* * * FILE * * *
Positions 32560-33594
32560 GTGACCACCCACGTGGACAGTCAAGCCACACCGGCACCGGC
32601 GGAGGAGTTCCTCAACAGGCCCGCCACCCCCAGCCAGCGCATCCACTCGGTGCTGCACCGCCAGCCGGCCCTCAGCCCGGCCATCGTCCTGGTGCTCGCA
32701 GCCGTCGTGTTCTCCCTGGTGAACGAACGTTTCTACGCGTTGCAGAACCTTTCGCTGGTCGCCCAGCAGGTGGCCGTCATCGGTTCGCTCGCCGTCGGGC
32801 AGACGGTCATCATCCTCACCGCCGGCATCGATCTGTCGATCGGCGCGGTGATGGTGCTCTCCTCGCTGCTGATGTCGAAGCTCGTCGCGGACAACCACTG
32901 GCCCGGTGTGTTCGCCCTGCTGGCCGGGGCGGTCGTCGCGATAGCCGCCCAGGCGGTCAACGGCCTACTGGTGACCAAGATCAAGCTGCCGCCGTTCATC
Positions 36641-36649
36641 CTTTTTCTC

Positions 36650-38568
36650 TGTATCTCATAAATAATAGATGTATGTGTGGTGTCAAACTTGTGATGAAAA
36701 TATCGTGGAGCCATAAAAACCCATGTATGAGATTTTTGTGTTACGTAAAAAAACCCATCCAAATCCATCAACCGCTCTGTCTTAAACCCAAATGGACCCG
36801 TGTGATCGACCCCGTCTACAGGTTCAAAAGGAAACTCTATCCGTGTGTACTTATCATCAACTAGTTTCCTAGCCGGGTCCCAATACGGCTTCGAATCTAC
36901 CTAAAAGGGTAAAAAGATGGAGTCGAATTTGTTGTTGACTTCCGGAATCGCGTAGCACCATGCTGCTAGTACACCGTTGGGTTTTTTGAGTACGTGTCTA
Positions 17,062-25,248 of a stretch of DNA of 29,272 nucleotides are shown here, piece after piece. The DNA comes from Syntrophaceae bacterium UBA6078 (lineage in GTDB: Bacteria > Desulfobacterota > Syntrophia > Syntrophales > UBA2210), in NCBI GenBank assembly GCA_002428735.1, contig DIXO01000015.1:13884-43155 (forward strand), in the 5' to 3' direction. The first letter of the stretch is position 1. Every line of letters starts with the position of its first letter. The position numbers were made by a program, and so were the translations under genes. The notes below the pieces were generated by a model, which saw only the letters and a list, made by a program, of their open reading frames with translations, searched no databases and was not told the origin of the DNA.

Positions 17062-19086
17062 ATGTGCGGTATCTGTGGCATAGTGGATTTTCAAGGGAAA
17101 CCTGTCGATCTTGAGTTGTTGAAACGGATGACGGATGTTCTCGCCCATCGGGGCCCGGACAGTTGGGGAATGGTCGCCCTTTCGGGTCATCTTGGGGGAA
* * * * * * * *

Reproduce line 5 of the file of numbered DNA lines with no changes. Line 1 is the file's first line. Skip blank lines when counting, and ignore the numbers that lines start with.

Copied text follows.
32801 AGACGGTCATCATCCTCACCGCCGGCATCGATCTGTCGATCGGCGCGGTGATGGTGCTCTCCTCGCTGCTGATGTCGAAGCTCGTCGCGGACAACCACTG